Boston Strangler Case Solved Thanks To Discarded Water Bottle

A Boston Strangler case may be solved after a discarded water bottle allowed investigators to link the 1960s slaying to longtime suspect Albert DeSalvo

Police had long believed DeSalvo had been responsible for the string of murders around Boston, and even had DNA evidence from the rape and murder of Mary Sullivan. What they lacked however was DNA from DeSalvo, that is until one of his relatives threw away a water bottle.

Officers had been assigned to follow members of DeSalvo’s family in an attempt to make a “familial match” with the semen found at Sullivan’s crime scene.

“That water bottle was tested, and the match came back,” Boston Police Commissioner Ed Davis.

The Boston Strangler was active for only two years in the Boston area, but managed to sexually assault and kill 11 women between the ages of 19 and 85 during that short time. There were no signs of forced entry at the crime scenes, leading investigators to believe the killer was someone the victims knew or trusted.

Sullivan, killed in 1964, was believed to be the last victim.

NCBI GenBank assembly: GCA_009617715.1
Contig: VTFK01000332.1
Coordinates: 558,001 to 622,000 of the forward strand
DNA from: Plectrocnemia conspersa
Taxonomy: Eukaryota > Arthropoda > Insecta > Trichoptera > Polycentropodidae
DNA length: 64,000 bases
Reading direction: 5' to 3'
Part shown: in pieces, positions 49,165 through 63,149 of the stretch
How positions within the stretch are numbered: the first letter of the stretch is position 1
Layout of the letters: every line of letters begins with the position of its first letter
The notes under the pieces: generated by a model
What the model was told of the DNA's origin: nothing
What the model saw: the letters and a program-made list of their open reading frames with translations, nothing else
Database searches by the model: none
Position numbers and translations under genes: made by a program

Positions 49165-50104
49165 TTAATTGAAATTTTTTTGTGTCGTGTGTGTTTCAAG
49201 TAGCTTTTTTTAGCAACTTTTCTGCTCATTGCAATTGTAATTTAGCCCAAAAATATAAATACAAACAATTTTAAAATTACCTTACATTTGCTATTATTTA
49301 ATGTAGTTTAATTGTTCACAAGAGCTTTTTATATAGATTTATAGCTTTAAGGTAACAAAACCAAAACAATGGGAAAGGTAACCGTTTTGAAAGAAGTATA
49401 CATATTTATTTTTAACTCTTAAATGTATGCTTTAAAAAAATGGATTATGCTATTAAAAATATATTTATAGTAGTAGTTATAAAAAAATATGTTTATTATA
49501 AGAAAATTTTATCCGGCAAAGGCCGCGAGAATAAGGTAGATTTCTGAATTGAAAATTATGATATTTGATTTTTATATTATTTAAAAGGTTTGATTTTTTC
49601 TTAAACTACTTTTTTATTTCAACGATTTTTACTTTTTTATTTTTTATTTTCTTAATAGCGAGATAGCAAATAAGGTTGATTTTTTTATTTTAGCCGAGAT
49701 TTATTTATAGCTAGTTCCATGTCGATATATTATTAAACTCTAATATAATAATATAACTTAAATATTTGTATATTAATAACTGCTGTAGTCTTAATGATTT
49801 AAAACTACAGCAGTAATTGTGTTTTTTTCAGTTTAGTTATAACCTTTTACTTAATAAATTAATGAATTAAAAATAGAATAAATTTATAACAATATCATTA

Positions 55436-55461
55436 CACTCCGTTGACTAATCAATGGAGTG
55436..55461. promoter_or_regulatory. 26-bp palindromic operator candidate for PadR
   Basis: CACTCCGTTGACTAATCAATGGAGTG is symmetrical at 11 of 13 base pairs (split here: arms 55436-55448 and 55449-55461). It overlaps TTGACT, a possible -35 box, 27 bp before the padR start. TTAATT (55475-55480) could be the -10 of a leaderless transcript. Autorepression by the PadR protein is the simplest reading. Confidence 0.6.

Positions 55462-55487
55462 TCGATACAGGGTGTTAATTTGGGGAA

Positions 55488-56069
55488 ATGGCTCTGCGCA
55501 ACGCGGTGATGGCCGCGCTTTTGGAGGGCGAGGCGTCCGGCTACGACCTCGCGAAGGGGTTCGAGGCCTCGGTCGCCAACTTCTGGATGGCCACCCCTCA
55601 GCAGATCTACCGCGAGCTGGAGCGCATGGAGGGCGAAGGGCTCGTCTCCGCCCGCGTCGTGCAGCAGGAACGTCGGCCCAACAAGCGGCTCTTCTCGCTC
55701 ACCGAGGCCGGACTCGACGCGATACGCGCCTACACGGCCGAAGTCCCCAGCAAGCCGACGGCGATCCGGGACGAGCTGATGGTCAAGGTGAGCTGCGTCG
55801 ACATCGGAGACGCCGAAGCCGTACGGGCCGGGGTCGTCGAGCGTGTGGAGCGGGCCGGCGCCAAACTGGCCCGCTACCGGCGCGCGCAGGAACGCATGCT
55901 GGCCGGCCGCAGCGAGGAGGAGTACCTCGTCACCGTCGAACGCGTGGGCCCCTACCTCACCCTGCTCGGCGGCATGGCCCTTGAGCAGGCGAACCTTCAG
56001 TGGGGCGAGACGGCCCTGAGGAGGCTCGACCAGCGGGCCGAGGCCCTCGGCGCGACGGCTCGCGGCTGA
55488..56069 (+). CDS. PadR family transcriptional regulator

Albert DeSalvo, the prime suspect, was an Army veteran who was married with children and a full-time job.

He actually confessed to the Boston Strangler murders and two other killings not initially connected to him, but was never convicted. Instead he was sent to prison for a series of armed robberies and sexual assaults. In 1973 he was stabbed and killed by another inmate at the state’s maximum security prison.

The findings on the Boston Strangler appear to have convinced even longtime skeptics. Sullivan’s nephew, Casey Sherman, had long maintained that DeSalvo didn’t kill his aunt and even wrote a book identifying other potential killers.

But Sherman admitted the DNA test now seems overwhelming.

“I only go where the evidence leads,” he said.

The door is not completely shut on the Boston Strangler killings, however. Investigators stressed that the DNA links Albert DeSalvo only the Sullivan’s murder, and there is no DNA for the other slayings. But investigators noted the familial match gives a 99.99 percent certainty that DeSalvo committed the 1964 murder, which they hope will alleviate doubts.